Direct handicapped access and shuttles still are needed for this sprawling campus; so pedestrian and vehicular traffic must be segregated rather than imposing an auto-free zone on it. Extending the #12/Roosevelt bus, along with the #146 and interim Metra shuttles, to the Museum Campus would connect with Metra Electric at McFetridge and with Metra Rock Island and Southwest trains at a new station at Roosevelt, also facilitating commuter access to UIC and the West Side Medical Center.

The Gray Line can be implemented quickly serving museums and the Pullman Historic District between Millennium and 111th for very little capital cost as an adjunct to being a rail transit service to the Southeast Lakefront and far South Side.

Another short-term improvement that would facilitate museum access, at least to the Hyde Park/Woodlawn museums and Pullman District, would be a direct connection from Union Station to the CN tracks along 16th Street. Such a connection is needed for Amtrak and would allow direct O'Hare - McCormick Place service with an extension and expansion of Metra North Central Service. Until the underground Metra Electric leg to Ogilvie/Union is completed, The NCS would provide a vital interim employment and travel link between the South Side and O'Hare and northern suburbs.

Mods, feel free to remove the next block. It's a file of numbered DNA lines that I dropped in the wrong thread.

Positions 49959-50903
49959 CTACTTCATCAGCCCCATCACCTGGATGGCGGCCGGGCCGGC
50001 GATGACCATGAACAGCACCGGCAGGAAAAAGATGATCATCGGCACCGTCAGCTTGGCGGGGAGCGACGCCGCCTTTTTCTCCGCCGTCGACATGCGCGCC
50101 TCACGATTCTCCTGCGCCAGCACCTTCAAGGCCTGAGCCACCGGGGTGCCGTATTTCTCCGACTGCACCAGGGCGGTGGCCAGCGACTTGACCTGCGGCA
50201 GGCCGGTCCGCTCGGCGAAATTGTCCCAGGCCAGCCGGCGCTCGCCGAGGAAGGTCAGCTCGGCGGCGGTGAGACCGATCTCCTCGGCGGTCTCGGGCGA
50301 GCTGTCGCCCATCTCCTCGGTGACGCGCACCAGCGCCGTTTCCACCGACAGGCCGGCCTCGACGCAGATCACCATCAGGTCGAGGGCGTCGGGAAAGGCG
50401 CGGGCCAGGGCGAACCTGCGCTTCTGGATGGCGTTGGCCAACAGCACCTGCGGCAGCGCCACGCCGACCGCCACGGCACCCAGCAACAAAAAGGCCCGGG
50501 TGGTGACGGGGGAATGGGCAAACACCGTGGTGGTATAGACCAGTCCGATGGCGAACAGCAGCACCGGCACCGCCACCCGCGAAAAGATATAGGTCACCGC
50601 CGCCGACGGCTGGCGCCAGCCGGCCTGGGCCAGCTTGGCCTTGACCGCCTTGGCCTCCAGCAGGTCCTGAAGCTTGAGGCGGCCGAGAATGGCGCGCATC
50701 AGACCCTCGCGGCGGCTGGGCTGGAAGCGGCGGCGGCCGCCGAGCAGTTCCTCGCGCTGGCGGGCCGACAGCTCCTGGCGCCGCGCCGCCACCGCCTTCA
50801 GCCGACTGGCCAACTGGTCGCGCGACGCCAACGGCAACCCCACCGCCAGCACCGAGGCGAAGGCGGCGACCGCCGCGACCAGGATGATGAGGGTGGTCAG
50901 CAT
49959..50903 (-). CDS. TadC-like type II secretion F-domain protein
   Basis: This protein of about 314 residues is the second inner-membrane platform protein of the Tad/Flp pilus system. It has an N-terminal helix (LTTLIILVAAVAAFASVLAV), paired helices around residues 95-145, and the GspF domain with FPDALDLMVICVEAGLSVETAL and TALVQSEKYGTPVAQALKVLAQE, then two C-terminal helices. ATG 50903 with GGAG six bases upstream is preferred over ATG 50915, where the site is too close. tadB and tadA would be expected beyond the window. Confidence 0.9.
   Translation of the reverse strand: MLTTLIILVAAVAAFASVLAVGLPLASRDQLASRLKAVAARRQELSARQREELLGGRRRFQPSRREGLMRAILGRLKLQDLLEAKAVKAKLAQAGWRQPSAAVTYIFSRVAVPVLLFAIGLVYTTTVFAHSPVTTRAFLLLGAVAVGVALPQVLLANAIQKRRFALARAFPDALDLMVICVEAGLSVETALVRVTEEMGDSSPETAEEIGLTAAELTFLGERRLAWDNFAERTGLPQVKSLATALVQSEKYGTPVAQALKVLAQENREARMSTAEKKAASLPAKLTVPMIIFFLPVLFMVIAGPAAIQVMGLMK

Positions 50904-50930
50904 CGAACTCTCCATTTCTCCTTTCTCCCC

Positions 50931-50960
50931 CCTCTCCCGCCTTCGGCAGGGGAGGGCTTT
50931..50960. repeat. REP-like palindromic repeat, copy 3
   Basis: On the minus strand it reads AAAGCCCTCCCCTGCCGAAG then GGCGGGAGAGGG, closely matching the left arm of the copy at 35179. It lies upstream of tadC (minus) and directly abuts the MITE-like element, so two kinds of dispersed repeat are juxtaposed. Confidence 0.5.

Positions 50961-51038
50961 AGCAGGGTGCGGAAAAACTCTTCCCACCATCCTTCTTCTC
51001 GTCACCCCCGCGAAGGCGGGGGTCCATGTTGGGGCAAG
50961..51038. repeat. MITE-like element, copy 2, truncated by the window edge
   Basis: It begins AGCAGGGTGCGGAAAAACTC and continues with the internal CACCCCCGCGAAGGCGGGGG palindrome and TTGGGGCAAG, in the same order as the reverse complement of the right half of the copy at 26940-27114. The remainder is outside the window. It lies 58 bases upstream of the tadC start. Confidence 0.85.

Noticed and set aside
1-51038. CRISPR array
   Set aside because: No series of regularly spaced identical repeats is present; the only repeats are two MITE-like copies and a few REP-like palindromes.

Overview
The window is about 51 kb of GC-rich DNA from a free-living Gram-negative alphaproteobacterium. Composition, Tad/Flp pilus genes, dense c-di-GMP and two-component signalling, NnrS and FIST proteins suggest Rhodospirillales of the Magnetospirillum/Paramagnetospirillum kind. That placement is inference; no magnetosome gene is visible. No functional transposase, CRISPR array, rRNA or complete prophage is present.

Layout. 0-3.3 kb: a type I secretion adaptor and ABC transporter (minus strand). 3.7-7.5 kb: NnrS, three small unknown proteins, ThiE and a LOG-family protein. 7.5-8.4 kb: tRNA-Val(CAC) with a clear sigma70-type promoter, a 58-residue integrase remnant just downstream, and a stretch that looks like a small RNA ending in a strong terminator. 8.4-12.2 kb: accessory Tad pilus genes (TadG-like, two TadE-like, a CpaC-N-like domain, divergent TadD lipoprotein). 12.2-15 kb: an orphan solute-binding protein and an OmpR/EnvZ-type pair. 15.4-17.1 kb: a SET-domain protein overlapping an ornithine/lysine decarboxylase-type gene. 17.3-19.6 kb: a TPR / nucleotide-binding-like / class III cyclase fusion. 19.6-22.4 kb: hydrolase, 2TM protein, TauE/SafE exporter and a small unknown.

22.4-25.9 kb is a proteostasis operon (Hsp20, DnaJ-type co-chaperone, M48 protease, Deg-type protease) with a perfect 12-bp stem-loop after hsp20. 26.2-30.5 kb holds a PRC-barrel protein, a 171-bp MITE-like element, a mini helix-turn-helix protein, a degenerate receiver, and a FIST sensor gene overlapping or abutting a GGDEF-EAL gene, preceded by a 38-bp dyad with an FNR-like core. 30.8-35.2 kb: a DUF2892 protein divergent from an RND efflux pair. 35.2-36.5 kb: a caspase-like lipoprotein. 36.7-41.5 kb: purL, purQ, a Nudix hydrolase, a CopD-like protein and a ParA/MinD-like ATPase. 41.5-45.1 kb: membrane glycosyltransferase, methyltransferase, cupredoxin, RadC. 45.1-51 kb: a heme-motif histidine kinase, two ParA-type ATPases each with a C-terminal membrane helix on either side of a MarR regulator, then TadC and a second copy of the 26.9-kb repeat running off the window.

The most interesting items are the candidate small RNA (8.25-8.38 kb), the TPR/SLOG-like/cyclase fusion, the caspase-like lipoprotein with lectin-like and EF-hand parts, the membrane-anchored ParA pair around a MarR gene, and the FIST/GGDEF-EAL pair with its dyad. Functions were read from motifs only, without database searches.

Two long-term components are needed: an underground extension up North Michigan and a leg to Ogilvie and Union Stations. This would complete the concept of the Monroe Distributor proposed i the 1970s; but executed as a same-seat Metra extension rather than a somewhat redundant and costly stand-alone CTA rapid transit line. The North Michigan extension would have four tracks to Chicago Avenue to hotels and shopping and two tracks for the Gray Line would continue up to Lincoln Park to the Chicago Historical Society, Zoo, Conservatory, and Notebart Museum as part of a Lakefront rapid transit line to reduce surface bus traffic, eventually connecting with the Red Line. A west leg for Metra Electric trains to Ogilvie and Union Station would provide regional connections and be convenient for West Loop commuter destinations. Trains would reverse direction, bringing commuters back east and up North Michigan before reversing again, either returning back to Ogilvie/Union and south or to the yard or McCormick Place, augmenting Gray Line service.